My Demons of Depression

My Demons of Depression

I stare out the window. It’s yet another cold, gray, and rainy day in Scotland. The war against the demons of depression rages inside of me.

For many years, I’ve battled the blues and waves of depression. Here in Edinburgh the relentless rain and lack of sunshine are more than simply an inconvenience for me. Light stimulates the part of the brain that releases hormones vital to proper mood, appetite, and sleep. In Scotland, it’s easy to miss out on the exposure to the sun the brain needs to be healthy. That’s why millions of people in the UK suffer from what’s called Seasonal Affective Disorder, a form of depression very common in climates with less sunshine.

As a farewell gift before moving to Scotland, the church in South Florida gave us a “happy lamp” to combat the SAD.

As a farewell gift before moving to Scotland, the church in South Florida gave us a “happy lamp” to combat the SAD.

Please note: “SAD” is the acronym for this disorder. Are you kidding me? Actually, that’s clever and quite humorous. It’s also quite humorous I moved to “SAD” Scotland as a missionary when I’m already prone to depression; but that’s another story for another time.

Mental health issues touch all of us, no matter our climate or where we live. Maybe it’s not you, but you likely have friends, family members, or perhaps even your own children struggle with depression.

As for me, I keep fighting the good fight against the demons of depression.

In my weakness, I do the regular work of daily prayer, bible study, and turning my ear to the Holy Spirit. I’m memorizing 52 scriptures this year, one per week. I journal my thoughts and emotions several times each day. I once wore a neon wrist band with Philippians 4:8 on it for an entire year. I consistently exercise, take Vitamin D, and use a “happy lamp” twice daily during the dark winter months (see picture). I often read books on mental health, I’ve received professional counseling, and I’ve even taken prescription medication for depression. I have a cheering section, too: My wife, family, and friends cheer me on, love me unconditionally, and kick me in the rear when I need it (which happens more than I’d like to admit). Most importantly…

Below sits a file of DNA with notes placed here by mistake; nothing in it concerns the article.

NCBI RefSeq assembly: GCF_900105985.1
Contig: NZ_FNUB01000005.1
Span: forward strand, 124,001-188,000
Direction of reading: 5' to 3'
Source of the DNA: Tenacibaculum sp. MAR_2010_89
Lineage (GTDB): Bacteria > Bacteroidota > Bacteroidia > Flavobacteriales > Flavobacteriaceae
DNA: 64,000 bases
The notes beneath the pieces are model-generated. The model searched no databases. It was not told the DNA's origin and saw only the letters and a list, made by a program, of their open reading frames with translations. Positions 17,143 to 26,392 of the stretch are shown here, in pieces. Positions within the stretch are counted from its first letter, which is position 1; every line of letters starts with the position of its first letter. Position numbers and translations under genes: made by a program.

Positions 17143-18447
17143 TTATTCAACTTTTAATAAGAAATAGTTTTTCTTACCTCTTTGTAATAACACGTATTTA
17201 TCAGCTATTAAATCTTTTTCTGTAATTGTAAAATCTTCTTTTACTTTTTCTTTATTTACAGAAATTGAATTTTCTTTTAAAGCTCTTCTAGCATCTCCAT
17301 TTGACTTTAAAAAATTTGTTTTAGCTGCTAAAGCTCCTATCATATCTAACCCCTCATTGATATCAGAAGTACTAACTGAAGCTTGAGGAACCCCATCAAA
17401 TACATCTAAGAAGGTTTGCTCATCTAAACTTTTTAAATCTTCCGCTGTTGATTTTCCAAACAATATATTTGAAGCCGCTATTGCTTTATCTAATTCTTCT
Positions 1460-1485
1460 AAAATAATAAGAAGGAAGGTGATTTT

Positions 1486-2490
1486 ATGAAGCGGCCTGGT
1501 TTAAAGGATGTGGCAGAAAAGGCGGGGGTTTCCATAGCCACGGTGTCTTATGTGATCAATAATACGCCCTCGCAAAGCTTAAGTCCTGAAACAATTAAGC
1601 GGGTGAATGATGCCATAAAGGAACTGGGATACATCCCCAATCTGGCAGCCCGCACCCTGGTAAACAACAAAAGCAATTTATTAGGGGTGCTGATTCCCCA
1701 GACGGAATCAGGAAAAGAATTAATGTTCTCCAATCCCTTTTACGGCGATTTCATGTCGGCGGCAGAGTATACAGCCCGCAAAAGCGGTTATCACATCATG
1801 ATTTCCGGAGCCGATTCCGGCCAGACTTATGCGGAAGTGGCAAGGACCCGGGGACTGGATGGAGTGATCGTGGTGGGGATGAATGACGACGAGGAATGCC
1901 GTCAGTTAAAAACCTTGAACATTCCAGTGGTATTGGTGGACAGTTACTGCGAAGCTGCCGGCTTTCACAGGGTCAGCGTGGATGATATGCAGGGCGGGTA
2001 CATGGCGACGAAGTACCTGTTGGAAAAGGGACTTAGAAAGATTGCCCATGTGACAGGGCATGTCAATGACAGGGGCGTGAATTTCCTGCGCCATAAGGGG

I’m not alone in this fight.

I’m not alone and neither are you.

The more I read the bible, the more I see men and women created in the image of God who have mental health issues, just like many of us. These heroes of faith can provide us with the “helmet of the hope of salvation” (1 Thessalonians 5:8) to protect our minds and win the war on depression! The word depression is not used in most translations of the bible but we do see words such as these in God’s Word to describe a depressed state of mind: downcast, miserable, despairing, mourning, troubled, hopeless, burdened, weary, overwhelmed, and heartbroken.

Below is a sample of bible characters whose struggles with mental health have inspired me to keep fighting. They remind me that I’m never alone in this war of the mind. They give me hope! Coming soon, I’ll write blogs on some of these men and women, beginning with Elijah, in hopes of bringing encouragement to our souls. In the meantime, please take the time to study these victorious men and women of faith on your own. Remember, you are not alone. Our best days as Christians are right in front of us!

Depression in Biblical Characters

  • David: Psalm 22; 69; In Psalm 38:5-8 David writes, “I am utterly bowed down and prostrate; all the day I go about mourning…I am feeble and crushed; I groan because of the tumult of my heart.”

  • Hannah: 1 Samuel 1 - Hannah is “a woman troubled in spirit” and experiences periods of time when she weeps bitterly, is deeply distressed, and refuses to eat.

  • Jonah: The reluctant prophet asks the LORD to kill him because he’d rather die than live another day (Jonah 4:3).

  • Job: See Job 3:11, 26; 10:1; 30:15-17; At times, Job hates his life and wishes he had never been born. In chapter 2:9, his wife tells him to “curse God and die” — not exactly the best support system at home!

  • Naomi: Naomi actually changes her name and says, “From now on, just call me ‘Bitter’” (Ruth 1:20).

  • Elijah: After his greatest victory at Mount Carmel, Elijah has a complete meltdown and wants to end his life (1 Kings 19). God then shows us how to care for a person in that type of mental state.

  • Jeremiah: He prays one of the boldest, saddest, and most completely manic prayers you’ll ever hear (Jeremiah 20:7-18).

  • Paul: In 2 Corinthians 1:8-11, Paul and his companions despair of life and are heartsick with “the sentence of death”.

  • Jesus: The Son of God meets us in our mental weakness, too, and yet he did not sin. See Isaiah 53:3; Psalm 22; Mark 14:32-36; Luke 22:44; Hebrews 4:15-16.

The thoughts in this article are not intended to replace professional medical help. If you are feeling suicidal, please contact your local health care provider.

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